Health Care Financing in Nigeria: National Health Accounts Perspective
Keywords:Total Health Expenditure, Financing Sources, Financing Agents, Out-of-Pocket Expenditure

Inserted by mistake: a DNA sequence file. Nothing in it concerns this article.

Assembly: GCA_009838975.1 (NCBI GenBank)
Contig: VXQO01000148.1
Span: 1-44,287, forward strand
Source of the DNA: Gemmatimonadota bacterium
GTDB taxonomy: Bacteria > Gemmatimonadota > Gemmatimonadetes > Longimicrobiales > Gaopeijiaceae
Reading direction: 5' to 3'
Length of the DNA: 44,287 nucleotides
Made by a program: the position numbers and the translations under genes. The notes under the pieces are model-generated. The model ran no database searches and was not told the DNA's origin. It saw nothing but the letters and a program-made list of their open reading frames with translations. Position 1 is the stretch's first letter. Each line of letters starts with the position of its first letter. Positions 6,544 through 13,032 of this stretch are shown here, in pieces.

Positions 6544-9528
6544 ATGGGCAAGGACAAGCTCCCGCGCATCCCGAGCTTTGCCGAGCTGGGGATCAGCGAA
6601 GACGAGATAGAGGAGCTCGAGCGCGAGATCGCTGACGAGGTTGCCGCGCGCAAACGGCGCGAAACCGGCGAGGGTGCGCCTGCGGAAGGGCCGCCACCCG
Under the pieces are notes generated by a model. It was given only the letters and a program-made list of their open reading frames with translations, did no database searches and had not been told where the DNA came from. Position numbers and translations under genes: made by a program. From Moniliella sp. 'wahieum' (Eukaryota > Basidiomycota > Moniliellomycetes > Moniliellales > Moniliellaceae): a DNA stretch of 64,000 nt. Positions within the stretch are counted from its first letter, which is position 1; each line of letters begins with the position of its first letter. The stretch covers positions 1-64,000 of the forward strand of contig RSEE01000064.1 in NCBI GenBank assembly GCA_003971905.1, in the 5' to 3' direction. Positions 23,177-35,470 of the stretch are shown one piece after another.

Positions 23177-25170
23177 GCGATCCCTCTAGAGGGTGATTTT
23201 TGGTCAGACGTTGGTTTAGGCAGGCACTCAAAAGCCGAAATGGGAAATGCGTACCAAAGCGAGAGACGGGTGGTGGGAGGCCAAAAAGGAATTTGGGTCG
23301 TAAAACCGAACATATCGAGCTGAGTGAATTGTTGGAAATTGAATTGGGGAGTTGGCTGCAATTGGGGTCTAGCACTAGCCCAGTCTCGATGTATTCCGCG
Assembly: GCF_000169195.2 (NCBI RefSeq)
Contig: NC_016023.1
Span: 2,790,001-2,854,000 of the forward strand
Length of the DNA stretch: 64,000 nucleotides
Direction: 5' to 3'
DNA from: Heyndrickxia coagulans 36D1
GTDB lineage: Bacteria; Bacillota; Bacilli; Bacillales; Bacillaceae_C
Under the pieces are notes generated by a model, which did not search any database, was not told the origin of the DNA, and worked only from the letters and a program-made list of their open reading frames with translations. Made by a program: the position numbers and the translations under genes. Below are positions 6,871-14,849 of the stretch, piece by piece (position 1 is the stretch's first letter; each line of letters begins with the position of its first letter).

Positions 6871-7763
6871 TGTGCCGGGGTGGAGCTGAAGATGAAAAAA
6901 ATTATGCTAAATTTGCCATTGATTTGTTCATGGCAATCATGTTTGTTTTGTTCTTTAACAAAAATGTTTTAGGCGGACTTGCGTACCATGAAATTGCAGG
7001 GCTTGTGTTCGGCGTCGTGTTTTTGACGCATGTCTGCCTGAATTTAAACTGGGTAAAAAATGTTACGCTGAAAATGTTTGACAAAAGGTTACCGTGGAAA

The paper investigated the funding pattern of healthcare in Nigeria based on the National Health Accounts framework. Two rounds of National Health Accounts estimation covering the eight-year period, 1998-2005 were analyzed in this paper. The first round covering 1998-2002 was funded by donors and characterized by limited access to data, which accounted for its seeming underestimation. The second round funded by Federal Ministry of Health enjoyed access to wider data set, and allowed for state level sub- National Health Accounts estimates covering 17 out of 36 states of the federation. The estimates generally revealed that the households constitute the main source of financing healthcare in the Nigeria, accounting for over 66% of Total Health Expenditure, while government contributes average of 29%. Though resource pooling through health insurance appreciably grew over the years, it is still at its infancy, contributing minimally to Total Health Expenditure. While the private facilities dominates in the provision of healthcare service in the first round, the second round estimates shows that more than half of health care services were provided in the public facilities. Despite preventive care through Primary Health Care being the pillar of the National Health Policy strategy, curative care continued to dominate Total Health Expenditure in the country. The process of second round estimation accorded the issue of institutionalization a priority place, which resulted in the identification and training of state focal persons for possible integration of regular National Health Accounts data collection into public service practices. The absence of continuity in funding by government is threatening the ownership of the process. While the Nigeria Total Health Expenditure is highest in Africa, her per capita Total Health Expenditure and as percentage of GDP is well below figure for some African countries.
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